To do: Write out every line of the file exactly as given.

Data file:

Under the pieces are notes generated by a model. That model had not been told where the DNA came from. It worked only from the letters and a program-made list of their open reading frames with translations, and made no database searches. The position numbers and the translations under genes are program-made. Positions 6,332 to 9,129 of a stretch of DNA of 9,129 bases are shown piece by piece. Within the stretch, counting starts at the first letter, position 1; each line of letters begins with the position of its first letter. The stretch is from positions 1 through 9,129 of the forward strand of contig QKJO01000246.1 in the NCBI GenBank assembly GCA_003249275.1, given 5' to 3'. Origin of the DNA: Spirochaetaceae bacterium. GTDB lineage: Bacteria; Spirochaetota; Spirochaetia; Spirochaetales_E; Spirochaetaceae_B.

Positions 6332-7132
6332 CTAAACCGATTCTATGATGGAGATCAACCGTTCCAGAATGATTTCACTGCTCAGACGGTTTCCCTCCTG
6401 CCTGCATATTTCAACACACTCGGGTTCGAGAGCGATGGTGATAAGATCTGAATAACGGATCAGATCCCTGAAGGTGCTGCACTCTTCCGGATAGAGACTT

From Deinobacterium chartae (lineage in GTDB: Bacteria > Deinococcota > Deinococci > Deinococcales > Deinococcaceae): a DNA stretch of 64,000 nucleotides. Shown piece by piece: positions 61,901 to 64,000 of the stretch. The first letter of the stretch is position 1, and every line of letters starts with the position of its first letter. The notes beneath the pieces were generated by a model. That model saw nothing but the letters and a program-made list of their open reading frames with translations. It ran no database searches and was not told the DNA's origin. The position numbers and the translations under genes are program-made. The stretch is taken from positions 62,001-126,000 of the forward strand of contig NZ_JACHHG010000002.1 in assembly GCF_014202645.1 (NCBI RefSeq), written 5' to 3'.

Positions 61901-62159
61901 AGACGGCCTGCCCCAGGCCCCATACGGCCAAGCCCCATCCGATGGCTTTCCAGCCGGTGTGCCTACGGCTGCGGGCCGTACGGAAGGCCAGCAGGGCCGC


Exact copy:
Under the pieces are notes generated by a model. That model had not been told where the DNA came from. It worked only from the letters and a program-made list of their open reading frames with translations, and made no database searches. The position numbers and the translations under genes are program-made. Positions 6,332 to 9,129 of a stretch of DNA of 9,129 bases are shown piece by piece. Within the stretch, counting starts at the first letter, position 1; each line of letters begins with the position of its first letter. The stretch is from positions 1 through 9,129 of the forward strand of contig QKJO01000246.1 in the NCBI GenBank assembly GCA_003249275.1, given 5' to 3'. Origin of the DNA: Spirochaetaceae bacterium. GTDB lineage: Bacteria; Spirochaetota; Spirochaetia; Spirochaetales_E; Spirochaetaceae_B.

Positions 6332-7132
6332 CTAAACCGATTCTATGATGGAGATCAACCGTTCCAGAATGATTTCACTGCTCAGACGGTTTCCCTCCTG
6401 CCTGCATATTTCAACACACTCGGGTTCGAGAGCGATGGTGATAAGATCTGAATAACGGATCAGATCCCTGAAGGTGCTGCACTCTTCCGGATAGAGACTT

From Deinobacterium chartae (lineage in GTDB: Bacteria > Deinococcota > Deinococci > Deinococcales > Deinococcaceae): a DNA stretch of 64,000 nucleotides. Shown piece by piece: positions 61,901 to 64,000 of the stretch. The first letter of the stretch is position 1, and every line of letters starts with the position of its first letter. The notes beneath the pieces were generated by a model. That model saw nothing but the letters and a program-made list of their open reading frames with translations. It ran no database searches and was not told the DNA's origin. The position numbers and the translations under genes are program-made. The stretch is taken from positions 62,001-126,000 of the forward strand of contig NZ_JACHHG010000002.1 in assembly GCF_014202645.1 (NCBI RefSeq), written 5' to 3'.

Positions 61901-62159
61901 AGACGGCCTGCCCCAGGCCCCATACGGCCAAGCCCCATCCGATGGCTTTCCAGCCGGTGTGCCTACGGCTGCGGGCCGTACGGAAGGCCAGCAGGGCCGC